I also created a Google Alert at on scleroderma and had Google send me the alert once a day. It contains the title of news articles and other blog entries that mentioned scleroderma along with a short blurb and link to the actual content on the web.

Monday, February 5, 2007

What a difference a night makes!

I wrote yesterday's Scleroderma Blog entry and my legs were sore as they have been for the past 2 weeks. Went to bed last night, had a great nights sleep unlike the tossing and turning of the previous 2 weeks, and woke up immediately noticing my legs weren't hurting. All day, no issues despite a day where the thermometer didn't rise about 20 degrees. As a friend says, "pleasure is the absence of pain", and today was a pleasure!

Sunday, February 4, 2007

So what hurts today?

Before I was diagnosed with Scleroderma, nothing hurt. I was in great shape. Today, most things hurt and that hurt has become my "normal" feeling. When someone asks he how I feel, it's never "good", just "the same".

Other then what I recall being about two weeks soon after visiting Johns Hopkins a month ago, my knees, hips and legs have bothered me. Even sleeping is uncomfortable as I need to constantly change positions. I was hopeful when it didn't bother me for those 2 weeks that either the medication or the disease itself was going to cut me some slack, but it was short lived. But, for those 2 weeks, I felt noticeably better.

I'm hoping another feeling that won't become normal is the tightness of the skin on my upper chest and neck. It doesn't feel as bad today, but for the last week or so, it's been real tight with me only able to life my chin up a little before it pulls the skin on my chest.

My hands have been the same for the past month or so. Not too bad and not too good. Always stiffest in the morning and stiff throughout the day. My wrist bother me for a couple of weeks and hasn't for the past 2.

This scleroderma is a pain.

Thursday, February 1, 2007

Johns Hopkins Scleroderma Center

I was very lucky to get an appointment with a top scleroderma specialist, Dr Wigley, who was, in one word, AMAZING!

What I report below is my understanding/interpretation of what occurred. Even if it's 100% accurate, it's what I was told and it relates to my involvement with disease which may be completely different then another individuals.

I arrived at the center in Baltimore, MD 30 mins before my appointment. I had sent in a bunch of paperwork they had sent me a month before so there was minimal paperwork to do when I got there. Some of the paperwork was providing permission for participating in clinical studies.

They weighed me, took my blood pressure and I went into an exam room with my wife. The first person to come in was a woman to discuss the various clinical studies underway and if I had any questions. She gave me her business card which included her phone number and email address.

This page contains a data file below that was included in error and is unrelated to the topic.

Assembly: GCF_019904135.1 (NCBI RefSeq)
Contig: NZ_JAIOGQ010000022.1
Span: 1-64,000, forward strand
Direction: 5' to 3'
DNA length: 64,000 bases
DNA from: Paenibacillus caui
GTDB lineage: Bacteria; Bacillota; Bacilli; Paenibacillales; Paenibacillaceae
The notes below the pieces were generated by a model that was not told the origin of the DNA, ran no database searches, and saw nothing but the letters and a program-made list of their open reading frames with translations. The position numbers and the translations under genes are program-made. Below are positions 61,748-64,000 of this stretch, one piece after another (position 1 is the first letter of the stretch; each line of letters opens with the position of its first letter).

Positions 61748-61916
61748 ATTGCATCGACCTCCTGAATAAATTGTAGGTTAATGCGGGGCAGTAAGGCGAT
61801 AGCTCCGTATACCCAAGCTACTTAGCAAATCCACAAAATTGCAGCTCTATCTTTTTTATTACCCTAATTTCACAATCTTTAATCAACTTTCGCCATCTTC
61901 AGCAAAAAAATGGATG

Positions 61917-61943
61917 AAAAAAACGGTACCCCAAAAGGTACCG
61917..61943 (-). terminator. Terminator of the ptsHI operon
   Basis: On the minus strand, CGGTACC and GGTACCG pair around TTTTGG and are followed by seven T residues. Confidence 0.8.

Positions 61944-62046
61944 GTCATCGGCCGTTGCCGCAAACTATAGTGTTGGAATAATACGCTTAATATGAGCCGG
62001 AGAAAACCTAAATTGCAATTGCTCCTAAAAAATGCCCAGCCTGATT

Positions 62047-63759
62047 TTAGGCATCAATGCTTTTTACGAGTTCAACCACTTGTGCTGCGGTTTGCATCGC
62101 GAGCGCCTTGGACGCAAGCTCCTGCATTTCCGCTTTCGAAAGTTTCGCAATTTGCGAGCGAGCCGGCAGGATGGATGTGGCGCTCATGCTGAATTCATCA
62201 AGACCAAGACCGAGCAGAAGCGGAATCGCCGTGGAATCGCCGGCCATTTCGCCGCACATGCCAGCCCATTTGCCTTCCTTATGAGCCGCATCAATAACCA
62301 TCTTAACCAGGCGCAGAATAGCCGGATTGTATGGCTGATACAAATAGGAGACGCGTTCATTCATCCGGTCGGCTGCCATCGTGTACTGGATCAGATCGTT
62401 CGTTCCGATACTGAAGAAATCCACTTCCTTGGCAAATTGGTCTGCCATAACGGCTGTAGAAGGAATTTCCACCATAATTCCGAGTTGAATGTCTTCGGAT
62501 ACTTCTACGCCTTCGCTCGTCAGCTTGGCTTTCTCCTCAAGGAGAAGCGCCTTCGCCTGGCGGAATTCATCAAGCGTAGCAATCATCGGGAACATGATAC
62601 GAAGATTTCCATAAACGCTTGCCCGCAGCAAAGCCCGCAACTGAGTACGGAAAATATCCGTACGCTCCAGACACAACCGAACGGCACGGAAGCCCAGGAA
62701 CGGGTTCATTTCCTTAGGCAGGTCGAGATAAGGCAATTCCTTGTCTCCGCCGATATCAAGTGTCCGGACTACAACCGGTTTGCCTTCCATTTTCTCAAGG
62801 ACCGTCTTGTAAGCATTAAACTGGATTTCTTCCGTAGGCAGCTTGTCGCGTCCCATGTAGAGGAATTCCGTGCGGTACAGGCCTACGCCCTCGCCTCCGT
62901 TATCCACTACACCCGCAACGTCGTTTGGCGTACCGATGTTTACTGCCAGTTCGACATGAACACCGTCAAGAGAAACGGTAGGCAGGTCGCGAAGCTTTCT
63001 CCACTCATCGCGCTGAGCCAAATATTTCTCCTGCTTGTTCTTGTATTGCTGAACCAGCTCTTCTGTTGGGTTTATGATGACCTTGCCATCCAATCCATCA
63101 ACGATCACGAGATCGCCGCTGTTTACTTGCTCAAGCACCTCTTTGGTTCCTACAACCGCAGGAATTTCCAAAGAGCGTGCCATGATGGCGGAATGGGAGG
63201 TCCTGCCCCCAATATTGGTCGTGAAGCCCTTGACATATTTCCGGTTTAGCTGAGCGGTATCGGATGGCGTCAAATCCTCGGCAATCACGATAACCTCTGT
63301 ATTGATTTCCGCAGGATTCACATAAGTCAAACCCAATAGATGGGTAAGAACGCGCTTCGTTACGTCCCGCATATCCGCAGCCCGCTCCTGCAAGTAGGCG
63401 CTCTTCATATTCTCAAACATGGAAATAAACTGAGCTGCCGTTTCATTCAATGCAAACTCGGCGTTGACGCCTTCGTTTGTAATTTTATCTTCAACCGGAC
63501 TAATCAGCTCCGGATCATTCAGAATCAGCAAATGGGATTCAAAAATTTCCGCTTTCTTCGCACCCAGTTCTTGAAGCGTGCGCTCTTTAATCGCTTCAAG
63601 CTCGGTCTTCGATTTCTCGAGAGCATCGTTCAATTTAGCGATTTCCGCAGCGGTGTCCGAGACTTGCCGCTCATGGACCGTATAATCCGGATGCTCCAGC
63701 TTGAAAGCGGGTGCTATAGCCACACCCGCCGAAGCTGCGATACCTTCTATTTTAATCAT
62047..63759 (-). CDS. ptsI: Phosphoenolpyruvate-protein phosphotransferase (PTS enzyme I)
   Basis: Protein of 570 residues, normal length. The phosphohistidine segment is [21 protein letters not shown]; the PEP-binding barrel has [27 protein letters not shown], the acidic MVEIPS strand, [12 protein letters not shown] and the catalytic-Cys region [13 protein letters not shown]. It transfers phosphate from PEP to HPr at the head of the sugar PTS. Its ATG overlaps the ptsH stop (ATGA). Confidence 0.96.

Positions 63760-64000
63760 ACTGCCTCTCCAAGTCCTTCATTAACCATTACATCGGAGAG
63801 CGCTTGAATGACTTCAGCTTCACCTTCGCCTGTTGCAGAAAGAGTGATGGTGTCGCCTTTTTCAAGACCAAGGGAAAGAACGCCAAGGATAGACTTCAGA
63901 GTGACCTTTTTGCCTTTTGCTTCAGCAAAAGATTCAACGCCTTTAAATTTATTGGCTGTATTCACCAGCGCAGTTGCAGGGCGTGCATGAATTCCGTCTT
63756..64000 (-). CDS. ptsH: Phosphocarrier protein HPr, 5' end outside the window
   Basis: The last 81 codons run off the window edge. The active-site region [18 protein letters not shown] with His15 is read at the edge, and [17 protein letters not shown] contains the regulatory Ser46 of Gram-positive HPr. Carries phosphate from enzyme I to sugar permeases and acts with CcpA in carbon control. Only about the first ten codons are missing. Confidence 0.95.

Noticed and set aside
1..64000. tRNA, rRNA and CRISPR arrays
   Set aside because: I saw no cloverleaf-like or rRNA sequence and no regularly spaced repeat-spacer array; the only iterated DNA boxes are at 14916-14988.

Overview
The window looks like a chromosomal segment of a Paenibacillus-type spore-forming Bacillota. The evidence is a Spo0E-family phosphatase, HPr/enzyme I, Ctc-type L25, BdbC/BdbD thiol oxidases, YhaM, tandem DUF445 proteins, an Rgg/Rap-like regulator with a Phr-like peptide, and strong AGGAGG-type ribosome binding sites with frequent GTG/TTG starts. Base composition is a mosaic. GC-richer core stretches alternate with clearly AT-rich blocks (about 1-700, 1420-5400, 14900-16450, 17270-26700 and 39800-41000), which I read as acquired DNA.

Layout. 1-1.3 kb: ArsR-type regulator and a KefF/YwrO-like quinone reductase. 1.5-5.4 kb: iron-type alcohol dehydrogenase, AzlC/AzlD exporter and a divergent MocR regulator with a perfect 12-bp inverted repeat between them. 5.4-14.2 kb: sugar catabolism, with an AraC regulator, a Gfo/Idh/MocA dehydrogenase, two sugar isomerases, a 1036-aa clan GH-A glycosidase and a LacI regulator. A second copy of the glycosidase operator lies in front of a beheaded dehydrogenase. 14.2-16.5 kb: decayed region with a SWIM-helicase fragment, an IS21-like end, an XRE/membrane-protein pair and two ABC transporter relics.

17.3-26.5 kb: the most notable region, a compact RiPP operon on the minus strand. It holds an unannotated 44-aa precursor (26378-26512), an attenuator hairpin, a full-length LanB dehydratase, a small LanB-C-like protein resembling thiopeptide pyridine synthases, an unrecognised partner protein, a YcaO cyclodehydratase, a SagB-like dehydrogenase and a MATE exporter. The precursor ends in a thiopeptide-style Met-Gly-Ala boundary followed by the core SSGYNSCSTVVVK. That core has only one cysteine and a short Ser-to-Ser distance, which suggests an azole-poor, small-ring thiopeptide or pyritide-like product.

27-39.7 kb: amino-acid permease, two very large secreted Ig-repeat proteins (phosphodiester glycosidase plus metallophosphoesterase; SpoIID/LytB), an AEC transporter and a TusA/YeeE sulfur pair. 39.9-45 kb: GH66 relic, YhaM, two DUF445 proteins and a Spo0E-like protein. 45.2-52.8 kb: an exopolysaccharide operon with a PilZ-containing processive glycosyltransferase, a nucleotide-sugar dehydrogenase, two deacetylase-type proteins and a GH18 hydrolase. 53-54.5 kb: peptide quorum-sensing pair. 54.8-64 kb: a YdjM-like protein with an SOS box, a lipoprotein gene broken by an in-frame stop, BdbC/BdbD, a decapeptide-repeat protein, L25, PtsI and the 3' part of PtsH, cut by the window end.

After a few minutes the Dr came in. He introduced himself, gave me his card with phone number and email and reviewed my medical history, tests I had taken, and my experience so far with the symptoms of scleroderma. I was given an exam by the Dr, checking my extremities, skin, etc.

What happened next was my wife and I were given a top not education in scleroderma. He started out stating that each and every patient was different and there's no magic formula.

The Dr explained that there's an active state of the disease which typically (not 100% but typically) lasts 1.5-2 years and that's where most of the damage is done. Then the disease plateaus and there's even instances where the skin starts to recover and regain some of its elasticity. Amazing that in all the sites describing the disease none of this was mentioned.

With the above info, the goal is to get the disease to plateau as soon as possible. The Dr then reviewed what they know about the disease and the interaction between the various internal anti-bodies, fibroblasters, etc. He described what part they current target and what the clinical studies are trying to do in determining other areas to target. He also explained autoimmune diseases and the trouble in coming up with cures/treatments.

The Dr then reviewed the various organs that are typically impacted and what tests should be done to monitor them. He started with the lungs and explained what scleroderma can do. In my case there's no detectable lung involvement and he recommended follow-up PFTs every 4 months.

Next was the GI system - esophagus, stomach & intestines. Smart eating is important and an anti-reflux medication like I'm on is used to prevent damage.

About 10% of patients experience a problem with their kidneys. He suggested I monitor my blood pressure to make sure it remains at an acceptable level. If it spikes, it could be a sign of my kidney having an issue.

He reviewed what my rheumatologist explained regarding raynauds. He suggested I take a baby aspirin every day to go along with the raynauds medication.

We discussed the muscle/joints/skin and this is where we reviewed the options for treatment. The first option is just to watch, which I wasn't interested in. Next he reviewed 3 treatments of available medication. We selected using CellCept. CellCept is a medication that transplant patients use to help the body not reject the transplanted organ. What it does for me is try to convince the immune system, which is confused, into not thinking it needs to "help" me, which in turn, because I don't need any help, hurts me. The third option was more radical treatment and not recommended for someone with my current involvement of the disease.

Lastly we talked about pain and for now prescribed some strong ibuprofen.

His nurse came in, introduced herself, gave me her card with phone number and email. Whenever I have tests done, I need to email her so she is on the lookout for the results.

After the exam, I gave 12 viles of blood. Some were tests for me and some were for use in the clinical studies. I finished by scheduling the next follow up, about 6 weeks from the initial exam. Everyone in the scleroderma center couldn't have been nicer. It was my first visit and I feel as if I've been there 10 times. My wife and I left feeling there was hope in getting it under control and not having it be the focus of our daily life. The Dr spent 2.5 hours with us, answering

I'm sure not everyone can get appointment with a top specialist, but if you can get to the Scleroderma Center at Johns Hopkins, you will receive top notch care, from caring individuals that want to help you.